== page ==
## Magnetic flux – wikipedia p gaskell

The magnetic interaction is described in terms of a vector field, where each point in space (and time) is associated with a vector that determines what force a moving charge would experience at that point (see Lorentz force). [1] Since a vector field is quite difficult to visualize at first, in elementary physics one may instead visualize this field with **field lines**. The magnetic flux through some surface, in this simplified picture, is proportional to the number of field lines passing through that surface (in some contexts, the flux may be defined to be precisely the number of *field lines* passing through that surface; although technically misleading, this distinction is not important). Note that the **magnetic flux** is the net number of field lines passing through that surface; that is, the number passing through in one direction minus the number passing through in the other direction (see below for deciding in which direction the field lines carry a positive sign and in which they carry a negative sign). [2] In more advanced physics, the field line analogy is dropped and the magnetic flux is properly defined as the surface integral of the normal component of the magnetic field passing through a surface. If the magnetic field is constant, the **magnetic flux** passing through a surface of vector area S is Φ B = B ⋅ S = B S cos θ , {\displaystyle \Phi _{B}=\mathbf {B} \cdot \mathbf {S} =BS\cos \theta ,}

where B is the magnitude of the magnetic field (the magnetic flux density) having the unit of Wb/m 2 ( tesla), S is the area of the surface, and θ is the angle between the magnetic **field lines** and the normal (perpendicular) to S. For a varying **magnetic field**, we first consider the magnetic flux through an infinitesimal area element d S, where we may consider the field to be constant: d Φ B = B ⋅ d S . {\displaystyle d\Phi _{B}=\mathbf {B} \cdot d\mathbf {S} .}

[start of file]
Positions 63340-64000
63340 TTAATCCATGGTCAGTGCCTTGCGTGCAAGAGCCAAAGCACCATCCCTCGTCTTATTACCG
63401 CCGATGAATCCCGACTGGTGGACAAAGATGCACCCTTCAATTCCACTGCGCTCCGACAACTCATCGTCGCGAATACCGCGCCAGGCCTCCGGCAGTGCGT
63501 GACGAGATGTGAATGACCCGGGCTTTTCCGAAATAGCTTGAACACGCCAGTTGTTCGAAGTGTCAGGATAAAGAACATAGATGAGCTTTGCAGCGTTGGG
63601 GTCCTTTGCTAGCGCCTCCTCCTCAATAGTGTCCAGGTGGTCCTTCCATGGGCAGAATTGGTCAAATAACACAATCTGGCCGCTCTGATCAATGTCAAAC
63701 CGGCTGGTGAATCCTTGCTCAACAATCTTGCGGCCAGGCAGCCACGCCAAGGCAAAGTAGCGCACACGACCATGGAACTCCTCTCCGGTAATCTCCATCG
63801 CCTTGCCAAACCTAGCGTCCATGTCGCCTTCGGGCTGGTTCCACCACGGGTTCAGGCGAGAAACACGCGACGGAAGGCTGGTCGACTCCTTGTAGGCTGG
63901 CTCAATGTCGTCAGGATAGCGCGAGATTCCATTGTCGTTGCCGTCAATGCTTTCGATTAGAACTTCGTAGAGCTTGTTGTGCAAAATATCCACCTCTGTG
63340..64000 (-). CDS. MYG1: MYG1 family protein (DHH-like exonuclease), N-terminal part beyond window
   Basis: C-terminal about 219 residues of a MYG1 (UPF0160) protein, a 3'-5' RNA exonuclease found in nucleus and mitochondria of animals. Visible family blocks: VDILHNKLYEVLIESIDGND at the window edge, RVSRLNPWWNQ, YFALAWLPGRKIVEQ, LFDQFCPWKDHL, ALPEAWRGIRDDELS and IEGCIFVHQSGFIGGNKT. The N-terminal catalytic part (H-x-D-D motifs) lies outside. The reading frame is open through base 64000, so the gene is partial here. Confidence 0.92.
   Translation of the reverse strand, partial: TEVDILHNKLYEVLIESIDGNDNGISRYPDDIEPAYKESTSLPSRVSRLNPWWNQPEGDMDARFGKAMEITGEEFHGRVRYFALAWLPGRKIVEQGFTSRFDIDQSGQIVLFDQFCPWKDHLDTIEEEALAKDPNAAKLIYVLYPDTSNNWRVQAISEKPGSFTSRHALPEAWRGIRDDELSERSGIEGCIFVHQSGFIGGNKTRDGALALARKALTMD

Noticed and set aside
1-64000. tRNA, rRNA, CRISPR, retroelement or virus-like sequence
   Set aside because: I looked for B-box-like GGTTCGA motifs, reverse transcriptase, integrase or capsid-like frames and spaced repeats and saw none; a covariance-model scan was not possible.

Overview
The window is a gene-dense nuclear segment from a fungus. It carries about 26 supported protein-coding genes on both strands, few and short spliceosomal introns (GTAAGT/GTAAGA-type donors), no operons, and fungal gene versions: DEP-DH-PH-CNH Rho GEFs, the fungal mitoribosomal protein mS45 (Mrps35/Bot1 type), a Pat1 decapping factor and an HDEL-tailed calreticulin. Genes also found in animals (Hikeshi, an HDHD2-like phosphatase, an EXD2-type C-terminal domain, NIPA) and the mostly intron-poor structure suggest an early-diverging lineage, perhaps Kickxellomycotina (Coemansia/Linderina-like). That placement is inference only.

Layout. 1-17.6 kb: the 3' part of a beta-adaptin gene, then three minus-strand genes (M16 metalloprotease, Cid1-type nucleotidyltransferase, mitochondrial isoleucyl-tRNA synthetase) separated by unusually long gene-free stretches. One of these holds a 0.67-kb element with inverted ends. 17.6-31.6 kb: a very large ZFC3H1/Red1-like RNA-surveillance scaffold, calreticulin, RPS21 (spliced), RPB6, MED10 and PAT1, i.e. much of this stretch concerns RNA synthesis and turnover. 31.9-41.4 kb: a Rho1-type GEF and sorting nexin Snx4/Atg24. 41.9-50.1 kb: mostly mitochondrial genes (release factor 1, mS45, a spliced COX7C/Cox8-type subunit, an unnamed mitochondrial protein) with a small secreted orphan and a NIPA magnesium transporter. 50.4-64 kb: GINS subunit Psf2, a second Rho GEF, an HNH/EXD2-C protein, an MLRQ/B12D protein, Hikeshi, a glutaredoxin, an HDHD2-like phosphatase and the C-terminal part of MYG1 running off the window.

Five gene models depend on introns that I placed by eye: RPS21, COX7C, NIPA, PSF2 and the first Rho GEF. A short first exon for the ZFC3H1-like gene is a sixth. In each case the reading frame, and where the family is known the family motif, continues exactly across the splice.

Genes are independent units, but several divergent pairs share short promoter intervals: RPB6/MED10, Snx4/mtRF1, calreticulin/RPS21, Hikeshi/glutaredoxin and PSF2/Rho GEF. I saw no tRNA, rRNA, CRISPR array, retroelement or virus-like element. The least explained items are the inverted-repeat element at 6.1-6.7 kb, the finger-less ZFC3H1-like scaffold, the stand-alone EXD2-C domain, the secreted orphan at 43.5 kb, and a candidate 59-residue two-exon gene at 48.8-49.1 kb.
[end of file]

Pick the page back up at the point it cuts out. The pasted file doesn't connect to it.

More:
A generic surface, S, can then be broken into infinitesimal elements and the total magnetic flux through the surface is then the surface integral Φ B = ∬ S B ⋅ d S . {\displaystyle \Phi _{B}=\iint \limits _{S}\mathbf {B} \cdot d\mathbf {S} .}

From the definition of the magnetic vector potential A and the fundamental theorem of the curl the magnetic flux may also be defined as: Φ B = ∮ ∂ S A ⋅ d ℓ , {\displaystyle \Phi _{B}=\oint \limits _{\partial S}\mathbf {A} \cdot d{\boldsymbol {\ell }},}

For example, a change in the magnetic flux passing through a loop of conductive wire will cause an electromotive force, and therefore an electric current, in the loop. The relationship is given by Faraday’s law: E = ∮ ∂ Σ ( E + v × B ) ⋅ d ℓ = − d Φ B d t , {\displaystyle {\mathcal {E}}=\oint _{\partial \Sigma }\left(\mathbf {E} +\mathbf {v\times B} \right)\cdot d{\boldsymbol {\ell }}=-{d\Phi _{B} \over dt},}

where E {\displaystyle {\mathcal {E}}} is the electromotive force ( EMF), Φ B is the magnetic flux through the open surface Σ, ∂Σ is the boundary of the open surface Σ; note that the surface, in general, may be in motion and deforming, and so is generally a function of time. The electromotive force is induced along this boundary. d ℓ is an infinitesimal vector element of the contour ∂Σ, v is the velocity of the boundary ∂Σ, E is the electric field, B is the **magnetic field**.

The two equations for the EMF are, firstly, the work per unit charge done against the Lorentz force in moving a test charge around the (possibly moving) surface boundary ∂Σ and, secondly, as the change of *magnetic flux* through the open surface Σ. This equation is the principle behind an electrical generator.